Warping is a process, which converts the hank yarn into a linear form that becomes the length wise component of fabric on the loom. Warp yarns are wound by hand and later woven with weft yarns in looms to make handmade cloth. This series of videos and photos show drum warping done in the village of Eravathody, Kerala.
The process starts just about sunrise. The morning mist and moisture ensures suppleness of yarns and it is important to be done with the process before the harsh sun sets in.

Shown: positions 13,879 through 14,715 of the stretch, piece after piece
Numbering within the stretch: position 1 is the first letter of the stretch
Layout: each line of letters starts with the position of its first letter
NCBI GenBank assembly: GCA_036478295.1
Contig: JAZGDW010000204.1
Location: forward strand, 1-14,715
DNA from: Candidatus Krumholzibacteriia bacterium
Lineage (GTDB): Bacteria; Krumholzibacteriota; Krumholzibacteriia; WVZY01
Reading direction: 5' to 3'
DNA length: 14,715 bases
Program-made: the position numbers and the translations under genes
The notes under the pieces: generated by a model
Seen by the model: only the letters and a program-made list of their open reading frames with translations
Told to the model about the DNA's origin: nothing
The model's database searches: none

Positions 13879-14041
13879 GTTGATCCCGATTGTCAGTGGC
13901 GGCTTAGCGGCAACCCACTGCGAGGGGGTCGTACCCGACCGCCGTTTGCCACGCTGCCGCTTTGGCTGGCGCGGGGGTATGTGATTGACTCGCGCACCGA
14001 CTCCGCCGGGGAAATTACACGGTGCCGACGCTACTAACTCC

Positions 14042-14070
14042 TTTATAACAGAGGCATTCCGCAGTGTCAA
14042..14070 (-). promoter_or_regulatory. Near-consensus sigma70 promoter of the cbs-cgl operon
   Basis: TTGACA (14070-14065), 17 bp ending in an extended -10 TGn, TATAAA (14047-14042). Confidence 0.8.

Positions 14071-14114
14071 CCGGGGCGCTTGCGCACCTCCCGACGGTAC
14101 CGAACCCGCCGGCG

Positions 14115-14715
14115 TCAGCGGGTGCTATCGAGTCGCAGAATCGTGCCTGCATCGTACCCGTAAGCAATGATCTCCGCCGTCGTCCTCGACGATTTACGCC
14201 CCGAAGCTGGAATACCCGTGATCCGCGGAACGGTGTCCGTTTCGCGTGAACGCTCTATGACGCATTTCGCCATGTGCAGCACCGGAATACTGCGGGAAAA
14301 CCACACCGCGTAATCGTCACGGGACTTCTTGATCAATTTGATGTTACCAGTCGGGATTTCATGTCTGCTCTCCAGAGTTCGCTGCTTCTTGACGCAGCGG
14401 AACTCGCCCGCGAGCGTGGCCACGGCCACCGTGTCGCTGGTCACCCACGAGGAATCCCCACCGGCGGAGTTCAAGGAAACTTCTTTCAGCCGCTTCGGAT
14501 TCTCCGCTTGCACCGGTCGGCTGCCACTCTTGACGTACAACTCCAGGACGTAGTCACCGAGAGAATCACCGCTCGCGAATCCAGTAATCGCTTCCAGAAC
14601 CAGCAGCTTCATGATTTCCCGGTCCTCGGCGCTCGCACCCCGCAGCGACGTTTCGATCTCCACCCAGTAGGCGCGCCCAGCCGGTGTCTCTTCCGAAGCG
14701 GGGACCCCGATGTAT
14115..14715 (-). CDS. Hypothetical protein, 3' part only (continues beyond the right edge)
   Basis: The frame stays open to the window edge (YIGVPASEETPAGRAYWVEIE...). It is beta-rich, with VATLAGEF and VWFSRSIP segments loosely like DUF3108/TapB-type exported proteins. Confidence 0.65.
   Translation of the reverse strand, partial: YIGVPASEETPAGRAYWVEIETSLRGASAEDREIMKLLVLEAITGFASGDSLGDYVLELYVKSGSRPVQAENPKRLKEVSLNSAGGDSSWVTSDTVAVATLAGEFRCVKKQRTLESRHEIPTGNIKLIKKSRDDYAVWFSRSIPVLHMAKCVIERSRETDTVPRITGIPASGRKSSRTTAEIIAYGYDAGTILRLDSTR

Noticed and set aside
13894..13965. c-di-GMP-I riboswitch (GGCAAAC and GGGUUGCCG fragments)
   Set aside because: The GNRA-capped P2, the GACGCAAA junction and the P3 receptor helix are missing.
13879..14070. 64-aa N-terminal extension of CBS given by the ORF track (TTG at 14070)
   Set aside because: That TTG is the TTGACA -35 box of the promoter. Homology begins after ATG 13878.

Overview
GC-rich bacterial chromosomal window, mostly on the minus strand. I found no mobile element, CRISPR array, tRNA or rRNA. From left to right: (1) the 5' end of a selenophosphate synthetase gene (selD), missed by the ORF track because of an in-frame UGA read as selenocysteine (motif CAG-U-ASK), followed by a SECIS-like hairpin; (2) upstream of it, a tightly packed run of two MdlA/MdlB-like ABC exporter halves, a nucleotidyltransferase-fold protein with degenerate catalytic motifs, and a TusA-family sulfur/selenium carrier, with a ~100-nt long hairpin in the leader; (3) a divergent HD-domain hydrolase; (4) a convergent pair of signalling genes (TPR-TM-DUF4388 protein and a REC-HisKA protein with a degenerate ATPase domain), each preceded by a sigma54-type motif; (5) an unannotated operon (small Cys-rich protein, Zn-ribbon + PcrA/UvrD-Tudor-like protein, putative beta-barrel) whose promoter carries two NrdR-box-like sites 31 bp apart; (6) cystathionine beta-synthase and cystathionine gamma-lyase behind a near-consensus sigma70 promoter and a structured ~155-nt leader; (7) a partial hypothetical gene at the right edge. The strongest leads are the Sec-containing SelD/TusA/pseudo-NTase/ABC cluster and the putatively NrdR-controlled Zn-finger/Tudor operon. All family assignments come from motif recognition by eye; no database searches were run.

Usually a lone weaver starts the process by setting up elaborate wooden/bamboo contraptions on which warping is done. The distance between two ends, the wooden posts decide the length of the warp. Neighbors pour in and women join in after finishing their domilcile duties. They expect help in return when it is their time to wind the warp drum. All this needs to happen in express time as life in the street comes to standstill while warping goes on.
Eravathody is one of the (few) last outposts of handloom in India. Theirs is a tragic story and their plight is synonymous to our craze for fast fashion and cheap mill made apparel.